The warfare between the tribal rebels and the British armed forces was totally unequal. On one side were drilled regiments armed with the latest weapons and on the other were men and women fighting in roving bands armed with primitive weapons such as stones, axes, spears and bows and arrows, believing in the magical powers of their commanders. The tribals died in lakhs in this unequal warfare.
Among the numerous tribal revolts, the Santhal hool or uprising was the most massive. The Santhals, who live in the area between Bhagalpur and Rajmahal, known as Daman-i-koh, rose in revolt; made a determined attempt to expel the outsiders — the dikus — and proclaimed the complete ‘annihilation’ of the alien regime. The social conditions which drove them
to insurrection were described by a contemporary in the Calcutta Review as follows: ‘Zamindars, the police, the revenue and court alas have exercised a combined system of extortions, oppressive exactions, forcible dispossession of property, abuse and personal violence and a variety of petty tyrannies upon the timid and yielding Santhals. Usurious interest on loans of money ranging from 50 to 500 per cent; false measures at the haul and the market; wilful and uncharitable trespass by the rich by means of their untethered cattle, tattoos, ponies and even elephants, on the growing crops of the poorer race; and, such like illegalities have been prevalent.’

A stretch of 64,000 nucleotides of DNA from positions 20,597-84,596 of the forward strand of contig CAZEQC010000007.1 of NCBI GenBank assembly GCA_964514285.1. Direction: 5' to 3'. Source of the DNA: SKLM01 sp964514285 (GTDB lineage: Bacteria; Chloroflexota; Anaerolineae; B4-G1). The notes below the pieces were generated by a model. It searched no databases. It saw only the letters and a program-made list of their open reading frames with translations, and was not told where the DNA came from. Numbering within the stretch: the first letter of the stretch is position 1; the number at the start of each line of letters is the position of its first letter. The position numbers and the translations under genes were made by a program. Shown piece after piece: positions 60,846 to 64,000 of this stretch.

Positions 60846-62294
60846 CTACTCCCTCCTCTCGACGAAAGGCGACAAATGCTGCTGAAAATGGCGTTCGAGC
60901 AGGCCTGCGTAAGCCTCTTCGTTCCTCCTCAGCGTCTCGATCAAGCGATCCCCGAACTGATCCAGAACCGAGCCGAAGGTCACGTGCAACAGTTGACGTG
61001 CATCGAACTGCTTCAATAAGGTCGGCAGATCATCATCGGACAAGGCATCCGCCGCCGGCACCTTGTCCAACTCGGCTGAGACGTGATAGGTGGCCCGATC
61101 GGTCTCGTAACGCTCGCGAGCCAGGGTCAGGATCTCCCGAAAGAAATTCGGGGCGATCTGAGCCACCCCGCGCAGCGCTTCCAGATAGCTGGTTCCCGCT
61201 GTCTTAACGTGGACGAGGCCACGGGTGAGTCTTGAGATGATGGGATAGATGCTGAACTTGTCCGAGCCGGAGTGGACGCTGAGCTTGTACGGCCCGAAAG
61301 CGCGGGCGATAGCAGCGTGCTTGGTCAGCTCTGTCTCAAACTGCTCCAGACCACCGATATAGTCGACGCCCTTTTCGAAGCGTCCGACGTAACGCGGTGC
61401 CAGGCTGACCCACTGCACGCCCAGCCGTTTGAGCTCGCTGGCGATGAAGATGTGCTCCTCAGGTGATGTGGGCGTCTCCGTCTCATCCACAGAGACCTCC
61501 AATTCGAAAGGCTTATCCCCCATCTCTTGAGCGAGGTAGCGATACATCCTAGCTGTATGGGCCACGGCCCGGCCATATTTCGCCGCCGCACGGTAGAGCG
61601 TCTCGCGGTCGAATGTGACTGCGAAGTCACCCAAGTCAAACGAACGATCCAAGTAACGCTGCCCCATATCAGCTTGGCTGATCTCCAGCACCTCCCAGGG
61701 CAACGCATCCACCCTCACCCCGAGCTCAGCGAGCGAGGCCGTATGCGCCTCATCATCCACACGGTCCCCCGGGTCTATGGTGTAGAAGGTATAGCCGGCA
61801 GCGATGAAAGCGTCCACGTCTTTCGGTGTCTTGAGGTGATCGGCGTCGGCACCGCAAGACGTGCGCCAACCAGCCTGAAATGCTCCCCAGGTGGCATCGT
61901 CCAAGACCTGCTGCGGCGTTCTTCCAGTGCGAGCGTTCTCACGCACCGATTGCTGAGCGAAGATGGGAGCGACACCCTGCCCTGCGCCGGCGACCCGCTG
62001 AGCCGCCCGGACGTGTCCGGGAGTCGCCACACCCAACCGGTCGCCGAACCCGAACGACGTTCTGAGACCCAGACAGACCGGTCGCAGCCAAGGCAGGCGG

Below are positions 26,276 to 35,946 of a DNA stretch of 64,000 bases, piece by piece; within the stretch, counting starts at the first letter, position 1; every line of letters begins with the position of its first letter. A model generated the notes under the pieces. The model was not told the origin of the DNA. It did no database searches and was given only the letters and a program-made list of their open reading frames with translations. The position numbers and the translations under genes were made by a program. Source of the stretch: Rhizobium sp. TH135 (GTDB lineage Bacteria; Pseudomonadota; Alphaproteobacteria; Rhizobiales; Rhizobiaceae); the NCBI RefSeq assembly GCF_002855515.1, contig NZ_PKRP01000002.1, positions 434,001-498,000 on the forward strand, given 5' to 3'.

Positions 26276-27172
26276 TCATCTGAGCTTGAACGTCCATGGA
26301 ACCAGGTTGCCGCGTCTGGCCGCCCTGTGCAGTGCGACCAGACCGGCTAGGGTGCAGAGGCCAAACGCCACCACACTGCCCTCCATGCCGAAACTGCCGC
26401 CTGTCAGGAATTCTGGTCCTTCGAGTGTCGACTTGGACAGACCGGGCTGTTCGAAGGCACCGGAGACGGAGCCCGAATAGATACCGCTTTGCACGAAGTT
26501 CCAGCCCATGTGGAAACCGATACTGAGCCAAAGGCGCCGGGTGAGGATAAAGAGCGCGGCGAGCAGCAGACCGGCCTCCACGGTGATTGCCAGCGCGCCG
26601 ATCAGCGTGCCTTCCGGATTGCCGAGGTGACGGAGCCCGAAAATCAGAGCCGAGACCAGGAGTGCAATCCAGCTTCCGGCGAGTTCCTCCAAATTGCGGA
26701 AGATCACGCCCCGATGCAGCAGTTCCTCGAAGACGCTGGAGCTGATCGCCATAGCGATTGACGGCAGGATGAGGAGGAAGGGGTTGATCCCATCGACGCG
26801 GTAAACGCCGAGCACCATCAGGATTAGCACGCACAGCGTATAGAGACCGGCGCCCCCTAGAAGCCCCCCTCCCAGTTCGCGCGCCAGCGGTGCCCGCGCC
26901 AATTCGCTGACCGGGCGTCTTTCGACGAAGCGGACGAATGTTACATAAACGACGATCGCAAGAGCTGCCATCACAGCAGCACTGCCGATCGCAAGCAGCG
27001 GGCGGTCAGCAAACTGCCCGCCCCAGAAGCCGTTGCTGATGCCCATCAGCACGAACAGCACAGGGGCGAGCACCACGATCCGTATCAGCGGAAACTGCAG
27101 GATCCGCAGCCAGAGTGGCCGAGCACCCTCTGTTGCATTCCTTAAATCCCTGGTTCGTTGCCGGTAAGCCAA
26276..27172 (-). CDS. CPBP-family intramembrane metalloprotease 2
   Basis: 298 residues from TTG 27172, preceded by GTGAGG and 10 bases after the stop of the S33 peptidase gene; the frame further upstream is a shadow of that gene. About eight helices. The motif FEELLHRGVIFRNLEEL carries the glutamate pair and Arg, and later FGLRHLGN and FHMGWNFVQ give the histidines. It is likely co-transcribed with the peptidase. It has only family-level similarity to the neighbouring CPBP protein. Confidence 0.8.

The Santhals considered the dikus and government servants morally corrupt being given to beggary, stealing, lying and drunkenness.
By 1854, the tribal heads, the majhis and parganites, had begun to meet and discuss the possibility of revolting. Stray cases of the robbing of zamindars and moneylenders began to occur. The tribal leaders called an assembly of nearly 6000 Santhals, representing 400 villages, at Bhaganidihi on 30 June 1855. It was decided to raise the banner of revolt, get rid of the outsiders and their colonial masters once and for all, the usher in Salyug, ‘The Reign of Truth,’ and ‘True Justice.’